Do people think we could make a singleton (or achieve global coordination and preventative policing) just by imitating human policies on computers? If so, this seems pretty safe to me.
Some reasons for optimism: 1) these could be run much faster than a human thinks, and 2) we could make very many of them.
Acquiring data: put a group of people in a house with a computer. Show them things (images, videos, audio files, etc.) and give them a chance to respond at the keyboard. Their keyboard actions are the actions, and everything between actions is an observation. Then learn the policy of the group of humans. By the way, these can be happy humans who earnestly try to follow instructions. To model their policy, we can take the maximum a posteriori estimate over a set of policies which includes the truth, and freeze the policy once we're satisfied. (This is with unlimited computation; we'd have to use heuristics and approximations in real life). With a maximum a posteriori estimate, this will be quick to run once we freeze the policy, and we're no longer tracking tons of hypotheses, especially if we used some sort of speed prior. Let be the number of interaction cycles we record before freezing the policy. For sufficiently large , it seems to me that running this is safe.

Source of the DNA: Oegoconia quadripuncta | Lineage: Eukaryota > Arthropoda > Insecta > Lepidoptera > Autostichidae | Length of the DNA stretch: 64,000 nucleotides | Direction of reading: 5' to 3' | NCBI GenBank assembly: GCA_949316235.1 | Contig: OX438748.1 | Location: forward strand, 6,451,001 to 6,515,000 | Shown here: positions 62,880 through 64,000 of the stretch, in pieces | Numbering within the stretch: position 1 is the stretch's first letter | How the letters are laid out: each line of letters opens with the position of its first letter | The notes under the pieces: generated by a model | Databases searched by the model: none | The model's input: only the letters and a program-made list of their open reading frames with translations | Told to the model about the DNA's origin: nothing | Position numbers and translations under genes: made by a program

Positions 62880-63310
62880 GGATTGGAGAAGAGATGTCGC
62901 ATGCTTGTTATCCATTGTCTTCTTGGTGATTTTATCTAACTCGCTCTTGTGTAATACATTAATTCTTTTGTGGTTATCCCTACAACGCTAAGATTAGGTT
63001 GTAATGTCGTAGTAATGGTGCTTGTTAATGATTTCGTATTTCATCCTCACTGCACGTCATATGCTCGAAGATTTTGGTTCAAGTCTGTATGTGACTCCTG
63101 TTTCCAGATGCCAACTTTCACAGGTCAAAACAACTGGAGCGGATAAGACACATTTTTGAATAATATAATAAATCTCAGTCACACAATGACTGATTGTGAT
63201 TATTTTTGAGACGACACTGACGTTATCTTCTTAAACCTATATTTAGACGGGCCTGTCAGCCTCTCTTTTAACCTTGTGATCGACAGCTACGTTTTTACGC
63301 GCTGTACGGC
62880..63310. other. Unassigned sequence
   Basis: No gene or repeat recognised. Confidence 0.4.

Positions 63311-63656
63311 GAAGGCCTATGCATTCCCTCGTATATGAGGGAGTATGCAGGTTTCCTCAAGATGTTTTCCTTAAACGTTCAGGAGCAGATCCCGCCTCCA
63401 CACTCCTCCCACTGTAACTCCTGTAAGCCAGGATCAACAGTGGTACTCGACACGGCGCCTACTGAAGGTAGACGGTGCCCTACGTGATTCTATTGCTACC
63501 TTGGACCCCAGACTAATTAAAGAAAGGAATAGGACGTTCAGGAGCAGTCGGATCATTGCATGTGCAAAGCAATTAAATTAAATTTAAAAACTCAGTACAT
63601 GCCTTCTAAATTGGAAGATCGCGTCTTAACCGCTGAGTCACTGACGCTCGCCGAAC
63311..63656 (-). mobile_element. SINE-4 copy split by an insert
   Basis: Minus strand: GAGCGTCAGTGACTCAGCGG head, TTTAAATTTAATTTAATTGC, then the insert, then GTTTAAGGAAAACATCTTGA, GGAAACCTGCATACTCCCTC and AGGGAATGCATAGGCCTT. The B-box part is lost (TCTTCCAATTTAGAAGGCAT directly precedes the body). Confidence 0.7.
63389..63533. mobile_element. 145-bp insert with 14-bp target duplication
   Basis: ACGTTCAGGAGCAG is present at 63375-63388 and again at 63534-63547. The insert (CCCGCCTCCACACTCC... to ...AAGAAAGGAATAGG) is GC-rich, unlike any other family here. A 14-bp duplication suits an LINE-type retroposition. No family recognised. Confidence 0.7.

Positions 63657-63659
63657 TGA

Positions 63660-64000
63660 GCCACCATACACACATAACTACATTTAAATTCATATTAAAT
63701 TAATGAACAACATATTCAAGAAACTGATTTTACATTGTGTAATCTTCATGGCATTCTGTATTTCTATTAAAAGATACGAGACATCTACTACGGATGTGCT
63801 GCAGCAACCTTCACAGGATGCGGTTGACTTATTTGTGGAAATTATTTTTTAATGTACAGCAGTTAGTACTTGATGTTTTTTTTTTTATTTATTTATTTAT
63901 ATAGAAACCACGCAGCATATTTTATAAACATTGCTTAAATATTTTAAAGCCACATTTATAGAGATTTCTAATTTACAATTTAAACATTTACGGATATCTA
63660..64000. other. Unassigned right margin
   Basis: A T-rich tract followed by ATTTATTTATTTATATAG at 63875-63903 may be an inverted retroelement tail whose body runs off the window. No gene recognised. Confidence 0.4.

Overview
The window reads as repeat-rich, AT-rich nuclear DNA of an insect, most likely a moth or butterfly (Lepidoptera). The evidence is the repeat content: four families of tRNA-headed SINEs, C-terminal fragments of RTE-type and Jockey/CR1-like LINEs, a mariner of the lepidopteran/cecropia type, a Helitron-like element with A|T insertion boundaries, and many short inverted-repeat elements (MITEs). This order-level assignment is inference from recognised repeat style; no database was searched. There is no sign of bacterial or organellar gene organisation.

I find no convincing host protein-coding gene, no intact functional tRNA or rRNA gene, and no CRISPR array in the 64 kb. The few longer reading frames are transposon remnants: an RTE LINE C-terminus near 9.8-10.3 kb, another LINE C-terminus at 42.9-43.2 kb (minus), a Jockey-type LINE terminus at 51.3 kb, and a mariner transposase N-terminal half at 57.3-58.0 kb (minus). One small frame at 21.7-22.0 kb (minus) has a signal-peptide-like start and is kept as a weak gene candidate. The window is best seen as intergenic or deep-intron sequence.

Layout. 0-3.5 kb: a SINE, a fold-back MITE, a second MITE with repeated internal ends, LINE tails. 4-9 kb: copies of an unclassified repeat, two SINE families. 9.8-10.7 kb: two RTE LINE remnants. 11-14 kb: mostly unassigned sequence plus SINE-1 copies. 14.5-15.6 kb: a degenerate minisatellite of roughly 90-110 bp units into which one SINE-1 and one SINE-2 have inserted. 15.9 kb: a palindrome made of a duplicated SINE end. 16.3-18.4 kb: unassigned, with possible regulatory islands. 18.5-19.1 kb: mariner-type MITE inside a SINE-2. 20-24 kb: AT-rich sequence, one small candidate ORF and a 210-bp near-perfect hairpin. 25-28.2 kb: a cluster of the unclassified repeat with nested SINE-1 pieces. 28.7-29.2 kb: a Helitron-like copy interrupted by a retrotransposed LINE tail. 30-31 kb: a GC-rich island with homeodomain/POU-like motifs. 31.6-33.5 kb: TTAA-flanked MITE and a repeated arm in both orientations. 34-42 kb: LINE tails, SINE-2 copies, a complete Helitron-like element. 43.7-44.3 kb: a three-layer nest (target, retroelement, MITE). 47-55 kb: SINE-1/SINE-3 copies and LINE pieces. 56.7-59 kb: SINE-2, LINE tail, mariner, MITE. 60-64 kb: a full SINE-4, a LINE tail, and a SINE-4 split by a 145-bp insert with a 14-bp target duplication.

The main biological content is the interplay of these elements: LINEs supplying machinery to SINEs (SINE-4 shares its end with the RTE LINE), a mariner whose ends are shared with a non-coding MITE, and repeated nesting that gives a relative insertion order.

What are people's intuitions here? Could enough human-imitating artificial agents (running much faster than people) prevent unfriendly AGI from being made?
If we think this would work, there would still be the (neither trivial nor hopeless) challenge of convincing all serious AGI labs that any attempt to run a superhuman AGI is unconscionably dangerous, and we should stick to imitating humans.